Having risky financial investments on top of the risk involved in DH's business would just be too much. We have to balance things out in a way that works for us.
3. Pre-paying the Mortgage: Maybe this is also a good time to explain why for us it made perfect sense to pre-pay our mortgage. Whenever DH had an especially good year with his business, we kept our expenses the same, continued maxing out our tax-deferred retirement savings, kept our cushy EF plus whatever was needed to ensure the business could keep running smoothly, and then took anything extra and paid down the mortgage. The alternative would have been putting more in those previously-mentioned ultra-conservative investments. So, for us, paying down the mortgage made sense for 2 reasons: 1) The return on the alternative investments probably wouldn't have been any better than the mortgage interest rate, and 2) Given the amount of risk you take when you're self-employed, there is something very reassuring about being able to say, "No matter what happens, at least we'll have a roof over our heads!" It gives you a certain amount of courage to take the business risks that you need to.
Well ... I know this is probably much more than any of you ever cared to know about me, and I should go get some sleep so I can get back to making hay tomorrow!
My goal is for my household to reach 2.0 on the "Balance Sheet Affluent" scale by the time we are 60. At the end of April (when I first calculated where we were), we were at 1.32. My first annual goal is to reach 1.36 by end of April 2008.
Although this will probably give the accountants in the group fits, my "BA quarters" will be: May-Jul, Aug-Oct, Nov-Jan, Feb-Apr. This works for me for a number of reasons:
- The most obvious one is that it is based on when I started tracking my numbers.
- Coincidentally, this works very nicely because one estimated tax payment will fall in each of my BA quarters. [As those of you who are self-employed know, US estimated taxes are not done every 3 months, but in Jan, April, June, and September] Each time I make an estimated tax payment, our net worth takes a hit. One hit per "BA quarter" and it all balances out very nicely.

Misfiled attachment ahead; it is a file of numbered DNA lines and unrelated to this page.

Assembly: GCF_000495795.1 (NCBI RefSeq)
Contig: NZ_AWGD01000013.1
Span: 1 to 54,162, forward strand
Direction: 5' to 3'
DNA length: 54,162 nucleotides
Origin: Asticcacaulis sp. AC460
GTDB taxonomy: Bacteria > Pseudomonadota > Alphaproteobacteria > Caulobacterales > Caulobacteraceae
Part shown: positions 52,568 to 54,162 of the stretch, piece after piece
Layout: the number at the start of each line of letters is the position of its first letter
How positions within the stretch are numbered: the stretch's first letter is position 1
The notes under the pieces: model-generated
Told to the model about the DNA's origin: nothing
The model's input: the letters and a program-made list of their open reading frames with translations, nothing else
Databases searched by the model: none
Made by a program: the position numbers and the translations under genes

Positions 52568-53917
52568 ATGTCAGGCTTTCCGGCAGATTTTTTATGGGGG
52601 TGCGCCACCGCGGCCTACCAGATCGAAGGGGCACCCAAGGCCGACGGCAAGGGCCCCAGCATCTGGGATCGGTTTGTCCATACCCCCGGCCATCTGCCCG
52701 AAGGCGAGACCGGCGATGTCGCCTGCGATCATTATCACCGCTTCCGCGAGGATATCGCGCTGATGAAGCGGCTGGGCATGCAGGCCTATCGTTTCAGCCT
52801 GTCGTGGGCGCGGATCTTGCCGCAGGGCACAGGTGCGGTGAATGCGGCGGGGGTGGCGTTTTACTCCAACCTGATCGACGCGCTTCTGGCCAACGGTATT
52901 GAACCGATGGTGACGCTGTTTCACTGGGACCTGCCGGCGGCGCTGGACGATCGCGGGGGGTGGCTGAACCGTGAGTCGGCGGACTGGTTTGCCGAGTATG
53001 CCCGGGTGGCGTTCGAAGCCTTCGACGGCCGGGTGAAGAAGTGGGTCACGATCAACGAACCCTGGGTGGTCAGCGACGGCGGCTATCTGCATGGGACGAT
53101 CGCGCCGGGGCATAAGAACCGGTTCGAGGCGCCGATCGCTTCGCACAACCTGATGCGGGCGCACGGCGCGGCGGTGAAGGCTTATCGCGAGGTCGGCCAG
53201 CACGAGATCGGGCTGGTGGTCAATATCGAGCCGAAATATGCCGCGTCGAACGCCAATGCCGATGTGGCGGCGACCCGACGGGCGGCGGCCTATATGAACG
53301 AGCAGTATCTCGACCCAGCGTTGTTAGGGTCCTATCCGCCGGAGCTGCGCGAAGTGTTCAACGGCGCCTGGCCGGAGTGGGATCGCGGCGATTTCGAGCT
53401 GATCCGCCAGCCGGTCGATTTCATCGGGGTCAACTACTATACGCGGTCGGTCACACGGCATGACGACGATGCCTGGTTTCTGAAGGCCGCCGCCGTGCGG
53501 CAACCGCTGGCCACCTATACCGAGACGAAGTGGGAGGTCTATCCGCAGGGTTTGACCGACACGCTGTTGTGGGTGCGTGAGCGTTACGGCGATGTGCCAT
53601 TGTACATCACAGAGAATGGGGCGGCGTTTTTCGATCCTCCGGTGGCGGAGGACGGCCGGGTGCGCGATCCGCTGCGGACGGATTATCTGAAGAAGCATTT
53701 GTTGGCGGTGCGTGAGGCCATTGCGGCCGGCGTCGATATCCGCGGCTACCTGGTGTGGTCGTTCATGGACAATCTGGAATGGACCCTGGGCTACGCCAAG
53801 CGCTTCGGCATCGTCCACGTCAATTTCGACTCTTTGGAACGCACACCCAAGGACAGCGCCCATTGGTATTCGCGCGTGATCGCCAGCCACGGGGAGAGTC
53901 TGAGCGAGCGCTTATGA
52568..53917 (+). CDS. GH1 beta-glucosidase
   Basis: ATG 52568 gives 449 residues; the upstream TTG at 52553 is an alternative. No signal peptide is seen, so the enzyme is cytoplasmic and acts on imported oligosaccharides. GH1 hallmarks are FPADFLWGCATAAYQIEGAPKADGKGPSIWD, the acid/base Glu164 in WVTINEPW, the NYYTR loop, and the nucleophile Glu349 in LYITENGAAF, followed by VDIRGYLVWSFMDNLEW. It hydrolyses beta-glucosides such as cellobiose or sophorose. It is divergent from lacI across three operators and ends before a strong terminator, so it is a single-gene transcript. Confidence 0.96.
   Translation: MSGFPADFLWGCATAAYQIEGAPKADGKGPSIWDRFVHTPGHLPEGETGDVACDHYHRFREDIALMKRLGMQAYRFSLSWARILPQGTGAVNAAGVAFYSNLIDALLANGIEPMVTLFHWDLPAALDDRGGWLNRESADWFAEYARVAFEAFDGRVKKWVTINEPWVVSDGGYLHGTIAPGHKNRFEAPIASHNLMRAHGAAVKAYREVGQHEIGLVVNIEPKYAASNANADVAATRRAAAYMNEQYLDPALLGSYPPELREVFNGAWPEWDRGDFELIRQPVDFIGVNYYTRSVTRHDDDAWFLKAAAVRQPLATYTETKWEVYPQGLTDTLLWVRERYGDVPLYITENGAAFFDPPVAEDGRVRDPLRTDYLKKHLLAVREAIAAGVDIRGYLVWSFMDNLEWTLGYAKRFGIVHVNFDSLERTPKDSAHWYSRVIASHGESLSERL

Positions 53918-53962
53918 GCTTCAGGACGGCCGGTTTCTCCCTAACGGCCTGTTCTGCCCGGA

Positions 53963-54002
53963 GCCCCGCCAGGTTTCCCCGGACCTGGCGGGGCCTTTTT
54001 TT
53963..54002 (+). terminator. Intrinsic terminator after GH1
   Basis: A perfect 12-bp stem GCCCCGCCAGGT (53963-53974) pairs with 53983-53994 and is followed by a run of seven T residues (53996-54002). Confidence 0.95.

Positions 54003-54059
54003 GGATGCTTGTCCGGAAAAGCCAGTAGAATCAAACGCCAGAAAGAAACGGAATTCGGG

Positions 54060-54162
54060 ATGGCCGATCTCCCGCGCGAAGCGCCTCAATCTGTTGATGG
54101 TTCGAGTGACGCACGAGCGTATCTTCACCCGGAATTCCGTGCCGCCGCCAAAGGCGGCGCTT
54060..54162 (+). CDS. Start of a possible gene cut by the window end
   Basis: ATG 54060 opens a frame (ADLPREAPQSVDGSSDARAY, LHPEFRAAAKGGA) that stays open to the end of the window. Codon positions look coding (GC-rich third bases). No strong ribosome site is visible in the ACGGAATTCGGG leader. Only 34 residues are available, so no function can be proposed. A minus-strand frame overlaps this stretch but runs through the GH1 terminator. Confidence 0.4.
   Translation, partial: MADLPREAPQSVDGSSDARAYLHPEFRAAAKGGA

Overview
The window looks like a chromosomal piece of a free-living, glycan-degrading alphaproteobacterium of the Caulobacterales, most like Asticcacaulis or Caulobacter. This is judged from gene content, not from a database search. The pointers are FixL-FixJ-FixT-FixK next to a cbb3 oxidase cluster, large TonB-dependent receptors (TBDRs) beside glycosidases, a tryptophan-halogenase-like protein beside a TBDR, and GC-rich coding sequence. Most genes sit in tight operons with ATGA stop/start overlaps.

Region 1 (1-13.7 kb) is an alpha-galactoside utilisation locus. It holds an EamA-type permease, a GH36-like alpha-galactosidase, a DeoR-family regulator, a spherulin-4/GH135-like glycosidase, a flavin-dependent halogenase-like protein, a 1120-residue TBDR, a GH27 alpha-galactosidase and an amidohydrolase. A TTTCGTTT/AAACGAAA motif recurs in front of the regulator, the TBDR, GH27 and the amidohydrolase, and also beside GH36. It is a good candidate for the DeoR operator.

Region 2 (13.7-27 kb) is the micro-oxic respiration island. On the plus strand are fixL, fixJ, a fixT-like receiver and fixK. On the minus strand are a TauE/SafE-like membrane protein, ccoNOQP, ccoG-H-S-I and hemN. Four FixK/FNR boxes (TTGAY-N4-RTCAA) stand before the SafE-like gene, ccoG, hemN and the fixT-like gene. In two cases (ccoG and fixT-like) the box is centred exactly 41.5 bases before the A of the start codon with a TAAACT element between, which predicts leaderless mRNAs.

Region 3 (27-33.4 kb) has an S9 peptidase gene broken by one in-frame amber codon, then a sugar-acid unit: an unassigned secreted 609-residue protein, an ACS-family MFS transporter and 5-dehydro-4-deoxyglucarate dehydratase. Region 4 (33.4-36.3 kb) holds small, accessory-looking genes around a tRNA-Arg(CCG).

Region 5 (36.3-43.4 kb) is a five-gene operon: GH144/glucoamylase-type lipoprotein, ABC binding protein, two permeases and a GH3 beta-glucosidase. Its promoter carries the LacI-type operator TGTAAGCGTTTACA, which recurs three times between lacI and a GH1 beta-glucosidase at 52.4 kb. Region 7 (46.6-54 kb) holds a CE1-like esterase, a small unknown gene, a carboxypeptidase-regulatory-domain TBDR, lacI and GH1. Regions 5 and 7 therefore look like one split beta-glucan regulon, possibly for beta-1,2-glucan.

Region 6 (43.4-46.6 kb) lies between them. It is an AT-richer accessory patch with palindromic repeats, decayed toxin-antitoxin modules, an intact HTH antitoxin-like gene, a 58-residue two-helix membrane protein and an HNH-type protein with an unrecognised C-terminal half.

- Finally, with my "BA year" ending in April, I will assure that I have completed my income tax return and will know exactly my past year's income, and can adjust my "7-year income average" accordingly.
So....These are my first-year goals:
- By end July: 1.38
- By end Oct: 1.37
- By end Jan: 1.36
- By end Apr: 1.36
This is why I'm aiming for a big push the first 3 months, then tapering off to my goal of 1.36:
- DH's business has a "peak season" and he brings in about 80% of his annual income in our first BA quarter. When we get to the end of July, we will have a pretty good idea what sort of shape we are in income-wise for the year ahead.
- My business will cease in the middle of our second BA quarter. I do not know how soon after our move I will be bringing in income. Also, I am continuing to bring in a bit of $ from the sale off our our possesions prior to our relocation, but that will stop in our second BA quarter.
- In our second BA quarter, we are going to have the expenses related to our move which are not insignificant.
- So, the overall goal is to make as much money as possible the first quarter, taper off a bit the second and third quarters, and then hold steady the fourth quarter.
To reach our goal of BA by 2.0, we will be focusing on the 4 quadrants of Financial Fitness that Susan Feitelberg outlines in her really excellent (but unfortunately overlooked) book "The Net Worth Workout":
I will explain more about this later, but I do highly recommend this book for anyone looking for a good personal finance book, and it especially speaks to people who are interested in physical fitness because it explains finance in terms of a "workout."
Finally, a brief note on why the BA formula is actually NOT linear (as some have suggested): The income portion of the formula is "Total Annual Realized Household Income" which means that it is not just salary income, but income from all sources (including interest, dividends, capital gains, etc). As savings grow, passive income grows, and so (hopefully) if you chart your Total Ann. Realized Income over time it will not be a straight line but a curve.
Well, thanks for reading this rather dry post! My first goal of 1.38 by end of July is pretty steep, so let's see how I do!
Okay ... call me a chicken if you want, but I'm just not comfortable posting my Net Worth on-line. It's not that it is so low that you all would take pity on me and send me donations, and it's not that it is so high that you would start plotting to kidnap me and hold me for ransom. It's just a matter of comfort.
What I am willing to share is where I am on my Journey to "Balance Sheet Affluent" - a term coined by the author of "The Millionaire Mind." Here's a quick explanation:
Age x .112 x Total Annual Income = Expected Net Worth
If you are 1/2 or less your Expected Net Worth, you are "Income Statement Affluent" (IA)
If you are double or more your Expected Net Worth, you are "Balance Sheet Affluent" (BA)
My goal is to become BA (2.00 expected net worth) by age 60. If you want to know the details of why this goal, please see my previous post in this category.
So ... drumroll please ...
Our current number as of 4/30/07 is: 1.32 times expected net worth (not too bad, but with still quite a ways to go to get to 2.00). I'm 43 years old, so I have 17 years to get there.
Here is my first goal: To bring this number up to 1.36 by 4/30/08.
Anyone else care to share where they stand on the IA/BA scale? We already know ImaSaver is a BA ... And I'm sure none of us are surprised about that! Anyone else a BA? Anyone want to admit to being an IA?
Also, if anyone can tell me how I can post a "BA" graph (instead of Net Worth) on the side of my blog, I'd appreciate it!
If you're interested in details of how I am doing my calculations, here goes: